Elder-Care and Internet Scams

“Melissa, I need you to call me. I just got a text from Microsoft saying my account was overdue and they’re going to lock my Word account if I don’t pay three hundred dollars.”


That’s the voicemail message I woke up with a few weeks ago. It came from my mother and was issued in an uncharacteristically panicked tone. I called her back, confirmed that she hadn’t paid anyone anything, and reminded her that her access to Microsoft Word and the rest of Office 365 is billed through my account, not her own.

While this scenario ended with no harm caused, my mother – who is actually pretty tech-savvy for a seventy-four-year-old – succumbed to a fake troubleshooting call last summer, which led to them installing spyware on her laptop. I had my husband clean up that mess, not because I don’t know how, but because when I try to help her with these things the conversations generally devolve into cursing. I’m her daughter; I’m supposed to just fix things and not question why they need fixing and allow my mother to vent her frustrations with herself at me. My husband, however, is never subject to this treatment.

But this isn’t about the fact that Mom and I are both type-A aggressive personalities who love each other as fiercely as we sometimes clash.

It’s about the way we, as caregivers and/or advisers to the elderly, must be ever more vigilant when it comes to scams that come in by phone and email. And there are a lot – some of them so convincing that even I have questioned the validity of more than one email.  The difference is that our elderly loved ones often react first and verify later, after damage has been done. Of greater concern is the suggestion in this article from the National Institute on Aging, which suggests that increased susceptibility to scams may be a sign of cognitive decline!

The most common phone scams are those which use fear tactics. Callers will purport to be representing the IRS or the local police department, and threaten legal action if money isn’t sent, either to pay “your debt” or to support your local law enforcement. Even the best-informed person may be caught off-guard when threatened, or when repercussions are mentioned. Text messages often arrive informing you of a breach in your bank account and asking you to – again – follow a link.

In email the most frequent scams involve fake invoices from PayPal or other companies you might actually use. There’s a link to click to dispute the charges – but the links don’t link to the real company. I received one of those just this morning, and it was so convincing that I had to confirm which email address I actually used with that company AND log in to check my account before I could breathe regularly again.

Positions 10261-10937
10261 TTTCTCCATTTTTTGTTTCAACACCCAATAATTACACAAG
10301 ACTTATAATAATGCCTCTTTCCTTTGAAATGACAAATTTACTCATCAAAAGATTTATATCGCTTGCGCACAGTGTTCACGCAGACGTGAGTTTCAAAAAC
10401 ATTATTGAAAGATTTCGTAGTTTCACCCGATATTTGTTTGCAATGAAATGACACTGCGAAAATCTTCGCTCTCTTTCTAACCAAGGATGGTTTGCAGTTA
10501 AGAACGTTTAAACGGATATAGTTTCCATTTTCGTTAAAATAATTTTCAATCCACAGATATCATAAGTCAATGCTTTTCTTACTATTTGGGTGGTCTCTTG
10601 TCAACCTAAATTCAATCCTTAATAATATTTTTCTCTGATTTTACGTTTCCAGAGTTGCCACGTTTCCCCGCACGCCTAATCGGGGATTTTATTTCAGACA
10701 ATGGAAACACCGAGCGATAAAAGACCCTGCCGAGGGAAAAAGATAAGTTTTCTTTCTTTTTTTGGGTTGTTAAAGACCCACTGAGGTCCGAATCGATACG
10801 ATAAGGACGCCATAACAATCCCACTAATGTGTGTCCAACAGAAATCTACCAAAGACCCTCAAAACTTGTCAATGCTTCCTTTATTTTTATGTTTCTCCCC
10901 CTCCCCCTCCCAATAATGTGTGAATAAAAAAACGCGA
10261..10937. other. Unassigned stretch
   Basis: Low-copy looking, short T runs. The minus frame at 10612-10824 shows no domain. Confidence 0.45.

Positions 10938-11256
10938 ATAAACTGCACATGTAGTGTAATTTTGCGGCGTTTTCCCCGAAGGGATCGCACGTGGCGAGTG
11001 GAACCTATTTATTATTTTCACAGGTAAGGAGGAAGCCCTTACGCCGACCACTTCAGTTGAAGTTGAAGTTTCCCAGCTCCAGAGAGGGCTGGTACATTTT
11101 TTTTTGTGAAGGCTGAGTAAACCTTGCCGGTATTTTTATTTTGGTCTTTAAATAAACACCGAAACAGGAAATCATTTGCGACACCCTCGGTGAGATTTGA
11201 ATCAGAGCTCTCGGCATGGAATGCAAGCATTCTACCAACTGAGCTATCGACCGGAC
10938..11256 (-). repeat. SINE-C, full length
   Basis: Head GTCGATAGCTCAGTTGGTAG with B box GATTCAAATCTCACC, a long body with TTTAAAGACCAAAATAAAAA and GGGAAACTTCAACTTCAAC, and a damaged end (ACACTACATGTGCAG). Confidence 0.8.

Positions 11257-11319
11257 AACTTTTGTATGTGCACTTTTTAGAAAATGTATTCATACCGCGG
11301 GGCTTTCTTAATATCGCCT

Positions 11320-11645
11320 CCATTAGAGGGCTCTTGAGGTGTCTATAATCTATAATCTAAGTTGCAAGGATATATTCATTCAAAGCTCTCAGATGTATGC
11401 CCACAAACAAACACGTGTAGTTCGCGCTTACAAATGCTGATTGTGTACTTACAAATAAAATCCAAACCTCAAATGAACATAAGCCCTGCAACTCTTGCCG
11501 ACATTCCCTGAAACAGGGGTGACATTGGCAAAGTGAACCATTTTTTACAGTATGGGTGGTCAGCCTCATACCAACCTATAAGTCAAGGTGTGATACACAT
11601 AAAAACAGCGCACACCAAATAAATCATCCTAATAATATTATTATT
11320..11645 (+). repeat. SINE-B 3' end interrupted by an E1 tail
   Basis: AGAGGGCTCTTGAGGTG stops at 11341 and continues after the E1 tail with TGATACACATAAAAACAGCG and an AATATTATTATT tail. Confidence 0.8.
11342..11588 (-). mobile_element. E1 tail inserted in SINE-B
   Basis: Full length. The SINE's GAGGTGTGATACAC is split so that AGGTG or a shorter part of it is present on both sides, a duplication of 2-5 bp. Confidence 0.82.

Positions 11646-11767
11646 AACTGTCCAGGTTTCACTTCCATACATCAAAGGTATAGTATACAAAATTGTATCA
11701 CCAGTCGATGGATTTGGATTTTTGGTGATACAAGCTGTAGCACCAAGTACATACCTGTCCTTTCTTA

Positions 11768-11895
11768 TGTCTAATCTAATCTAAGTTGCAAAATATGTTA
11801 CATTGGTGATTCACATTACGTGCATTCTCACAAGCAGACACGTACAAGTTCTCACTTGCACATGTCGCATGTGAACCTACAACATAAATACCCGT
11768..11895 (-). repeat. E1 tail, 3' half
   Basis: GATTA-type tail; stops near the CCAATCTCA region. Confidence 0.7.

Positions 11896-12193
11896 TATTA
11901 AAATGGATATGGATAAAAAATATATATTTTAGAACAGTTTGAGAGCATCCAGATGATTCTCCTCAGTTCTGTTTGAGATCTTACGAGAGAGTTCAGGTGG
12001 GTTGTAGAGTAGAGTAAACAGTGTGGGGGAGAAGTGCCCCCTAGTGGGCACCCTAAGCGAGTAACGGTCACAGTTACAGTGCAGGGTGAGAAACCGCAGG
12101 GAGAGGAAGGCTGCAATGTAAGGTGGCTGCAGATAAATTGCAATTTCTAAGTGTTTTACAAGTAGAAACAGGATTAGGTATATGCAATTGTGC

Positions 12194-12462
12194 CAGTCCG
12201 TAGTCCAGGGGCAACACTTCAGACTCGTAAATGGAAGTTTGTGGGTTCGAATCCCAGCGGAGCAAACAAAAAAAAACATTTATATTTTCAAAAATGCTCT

So, how do we protect our loved ones in a world where the use of AI and voice replication has made discerning what’s real from what is fake even harder?

This is one of the challenges of caregiving in the twenty-first century that isn’t discussed enough.

  • First, we caregivers must be extremely patient. We know that weird text, call, or email is likely a scam, but the aging brain doesn’t always make those leaps as quickly as it used to.
  • Second, we remind our loved ones to assess the message they’ve received: Did it come to the email you typically use for that company? Did you actually order anything recently? Do you even have an account with that company?
  • Third, we help them to verify the legitimacy of what they’ve received. Best practice is to look at the item on their device, but if that’s not necessary, they may need to forward it to us for direct inspection. At that point it’s much easier to check things like where links are really pointing, or what the email headers truly show.
  • Even then, the occasional scam can slip through, so it’s important that our own devices and those of the people we care for have up-to-date protection from viruses and spam,.

I know the next call from my mother is not far off. I will try my best to deal with her as if she isn’t my mother, but a client. (No guarantees it will work.) So far, she hasn’t lost any money to these faceless predators. We hope to keep it that way.

P.S. As I was proofreading this piece my mother called because her business Facebook page received one of those scam “your content is dangerous; your page will be shut down” messages. But this time, she was calling just to laugh at their audacity.

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